What ironically ends up taking place is one side declares a party guilty of hate speech, then heaps hateful invective on them in a way that causes others to do the same. In other words, this atmosphere of cancel culture approves of hate speech that attacks hate speech.

Of course, the supposed goal of this process is to bring an end to ugly disagreements and disharmony. The answer is the same that the Soviet Union settled on: eliminate opposition by silencing people with opposing views. Then all can appear calm and unified.

Some may think this is an extreme way of describing what’s happening in Western culture, but it’s not. Silencing and censoring people start with small steps. The greatest surprise is that the social media giants have moved as quickly as they have.

When I first joined Facebook some ten years ago, I refused to create content on their site. As I read their agreement (well, skimmed it) I realized they were claiming the right over my work. They could use it or delete it at will. But they never actually ever did. Until now.

First, the Big Tech communication platform groups stopped acting like a platform and started acting like publishers. It was their opinion and theirs alone that decided what was “hate speech,” and would therefore be censored or not.

The greatest example of this was the successful squelching of the Hunter Biden/China story before the election. The New York Post, the fourth largest newspaper in the US, published a story about Hunter’s activities and the possibility that his father knew about what he was doing, but before many could share the story, the social media gurus labeled this fact-based story as “false,” and therefore hateful. Further, the legacy media outlets claimed, without any basis in fact, that the story was “Russian disinformation.”

In other words, people who wanted to repeat the story, to let others know what it said, were silenced, or at least restricted from passing the information along to a wide audience.

In many ways a similar treatment of the riots that erupted from BLM protests, was handled in the same way. Not completely because most people knew there was something going on. But when a reporter stands in front of a burning building and claims that the protests are “mostly peaceful,” there is a problem.

In other words, as I see it, there is a connection with “hate speech” labeling, cancel culture, and honest reporting. Now, apparently, “legacy media” outlets have no qualms about slanting their stories to meet their own particular biases. Or, more accurately, the biases of the owners and editors that run the show.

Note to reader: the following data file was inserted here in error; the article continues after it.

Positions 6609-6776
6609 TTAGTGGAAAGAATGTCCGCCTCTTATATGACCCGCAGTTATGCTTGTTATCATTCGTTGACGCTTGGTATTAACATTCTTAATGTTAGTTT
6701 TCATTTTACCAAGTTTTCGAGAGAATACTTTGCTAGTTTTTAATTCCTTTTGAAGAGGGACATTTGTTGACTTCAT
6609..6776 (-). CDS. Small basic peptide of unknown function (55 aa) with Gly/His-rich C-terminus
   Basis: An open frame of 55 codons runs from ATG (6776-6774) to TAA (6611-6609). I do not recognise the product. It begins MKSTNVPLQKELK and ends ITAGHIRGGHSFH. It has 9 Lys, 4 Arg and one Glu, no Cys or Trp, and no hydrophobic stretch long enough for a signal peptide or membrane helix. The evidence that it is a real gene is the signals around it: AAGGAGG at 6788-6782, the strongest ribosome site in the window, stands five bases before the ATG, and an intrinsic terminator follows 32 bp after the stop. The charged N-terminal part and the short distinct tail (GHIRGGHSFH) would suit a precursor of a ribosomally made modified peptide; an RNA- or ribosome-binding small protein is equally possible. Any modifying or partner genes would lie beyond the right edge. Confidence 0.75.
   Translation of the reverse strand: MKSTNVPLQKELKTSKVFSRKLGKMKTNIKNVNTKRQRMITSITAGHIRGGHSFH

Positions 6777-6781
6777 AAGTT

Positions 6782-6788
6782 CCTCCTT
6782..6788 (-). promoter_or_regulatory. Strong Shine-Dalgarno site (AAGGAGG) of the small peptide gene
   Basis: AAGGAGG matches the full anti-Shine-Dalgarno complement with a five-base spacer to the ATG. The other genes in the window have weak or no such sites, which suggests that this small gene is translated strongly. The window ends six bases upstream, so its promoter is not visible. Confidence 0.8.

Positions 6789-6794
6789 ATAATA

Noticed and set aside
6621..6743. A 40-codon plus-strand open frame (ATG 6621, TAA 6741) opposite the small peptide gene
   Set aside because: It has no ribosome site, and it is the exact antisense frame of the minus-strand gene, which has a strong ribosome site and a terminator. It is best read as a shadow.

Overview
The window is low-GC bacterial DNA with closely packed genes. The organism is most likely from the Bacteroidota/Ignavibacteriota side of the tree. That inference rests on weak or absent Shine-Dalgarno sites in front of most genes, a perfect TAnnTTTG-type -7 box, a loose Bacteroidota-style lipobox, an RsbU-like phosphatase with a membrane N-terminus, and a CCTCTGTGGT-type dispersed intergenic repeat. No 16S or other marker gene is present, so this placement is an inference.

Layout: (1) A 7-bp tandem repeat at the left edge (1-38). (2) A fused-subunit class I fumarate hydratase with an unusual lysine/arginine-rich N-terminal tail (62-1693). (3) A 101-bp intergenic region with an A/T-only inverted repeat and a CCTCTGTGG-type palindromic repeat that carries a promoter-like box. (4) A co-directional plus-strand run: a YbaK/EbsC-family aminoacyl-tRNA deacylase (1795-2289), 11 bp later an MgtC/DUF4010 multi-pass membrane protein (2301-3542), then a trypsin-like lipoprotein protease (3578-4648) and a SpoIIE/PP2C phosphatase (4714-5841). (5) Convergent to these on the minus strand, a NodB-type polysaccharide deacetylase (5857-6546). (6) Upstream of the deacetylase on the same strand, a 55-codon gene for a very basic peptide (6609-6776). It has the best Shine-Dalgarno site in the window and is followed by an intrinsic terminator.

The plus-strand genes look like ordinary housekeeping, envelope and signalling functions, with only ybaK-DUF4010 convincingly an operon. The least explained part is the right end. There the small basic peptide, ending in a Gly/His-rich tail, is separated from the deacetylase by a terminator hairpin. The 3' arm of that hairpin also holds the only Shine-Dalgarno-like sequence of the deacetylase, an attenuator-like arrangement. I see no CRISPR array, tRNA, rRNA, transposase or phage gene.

I honestly can’t remember how I found this video, but the point for this article is, this speaker is an “insider,” a journalist who knows what she’s talking about. The video is long, but I thought she was an interesting speaker and supported her claims with specific examples. I had intended to listen to a few minutes in order to get the gist of what she was saying, but ended up listening to the whole video.

More on hate speech another day.

Featured Photo by Lina Kivaka from Pexels

The Solution Is Not Political


The US has been pulled in two this year by all the rancor and accusations and rushing to judgment and anarchists and rioters. And then came the first Presidential debate.

Nothing could have demonstrated how divided we are more than those 90 minutes. At the same time, nothing could have demonstrated so clearly that what the US needs is not a political solution. It’s spiritual.

Pointing fingers and claiming that this person lied or said or did or didn’t do this or that doesn’t actually solve anything. It doesn’t bring clarity to the issues. It doesn’t actually answer the questions because those who agree with President Trump will believe him and those who agree with the former Vice President, will believe him.

This should surprise no Christian.

I understand, Christians like so many other Americans love their country, and it is hard to see people steadily dismantle what it has stood for all these years, to actually hate it and accuse those who are their neighbors and co-workers of hate.

I know this is old school, but all through my history and sociology courses, the clear ideal for which America stood was a place where all peoples from anywhere could find freedom and the pursuit of happiness. We though of ourselves during those years as a “melting pot,” a place where various peoples all became one—Americans.

No one hid from us the failings of our country—of slavery and the scar it left, of the Japanese interment camps during WWII, of the hatred Germans endured at that same time. But no one hid the great accomplishments of “people of color,” either.

I could spend a lot of time elaborating, but that’s not the point here. Rather, despite the wonderful ideal and the good instruction that certainly did play a part in forming the attitudes of many of us, we are far more divided now than we ever were. Ever.